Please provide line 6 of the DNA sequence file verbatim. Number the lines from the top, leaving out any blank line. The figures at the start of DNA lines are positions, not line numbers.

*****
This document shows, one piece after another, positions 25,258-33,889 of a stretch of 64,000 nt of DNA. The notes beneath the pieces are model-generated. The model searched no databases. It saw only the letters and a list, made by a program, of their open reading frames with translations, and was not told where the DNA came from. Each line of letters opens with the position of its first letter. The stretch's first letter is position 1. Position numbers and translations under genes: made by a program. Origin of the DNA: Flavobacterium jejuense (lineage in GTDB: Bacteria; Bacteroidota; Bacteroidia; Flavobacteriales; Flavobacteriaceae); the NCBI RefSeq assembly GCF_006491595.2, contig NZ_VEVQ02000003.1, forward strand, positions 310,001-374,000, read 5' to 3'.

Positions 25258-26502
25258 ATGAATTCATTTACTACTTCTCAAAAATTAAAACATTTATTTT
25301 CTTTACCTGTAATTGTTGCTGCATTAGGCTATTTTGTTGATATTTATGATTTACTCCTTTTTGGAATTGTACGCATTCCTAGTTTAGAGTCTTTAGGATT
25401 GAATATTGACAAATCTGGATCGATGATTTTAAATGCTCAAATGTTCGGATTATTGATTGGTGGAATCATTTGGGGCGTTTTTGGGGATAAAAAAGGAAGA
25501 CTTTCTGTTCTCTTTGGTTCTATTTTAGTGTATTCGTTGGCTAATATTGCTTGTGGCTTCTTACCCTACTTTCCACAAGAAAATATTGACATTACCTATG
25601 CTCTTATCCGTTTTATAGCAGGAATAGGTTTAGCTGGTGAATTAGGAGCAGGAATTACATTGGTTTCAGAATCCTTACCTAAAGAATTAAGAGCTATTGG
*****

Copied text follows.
25501 CTTTCTGTTCTCTTTGGTTCTATTTTAGTGTATTCGTTGGCTAATATTGCTTGTGGCTTCTTACCCTACTTTCCACAAGAAAATATTGACATTACCTATG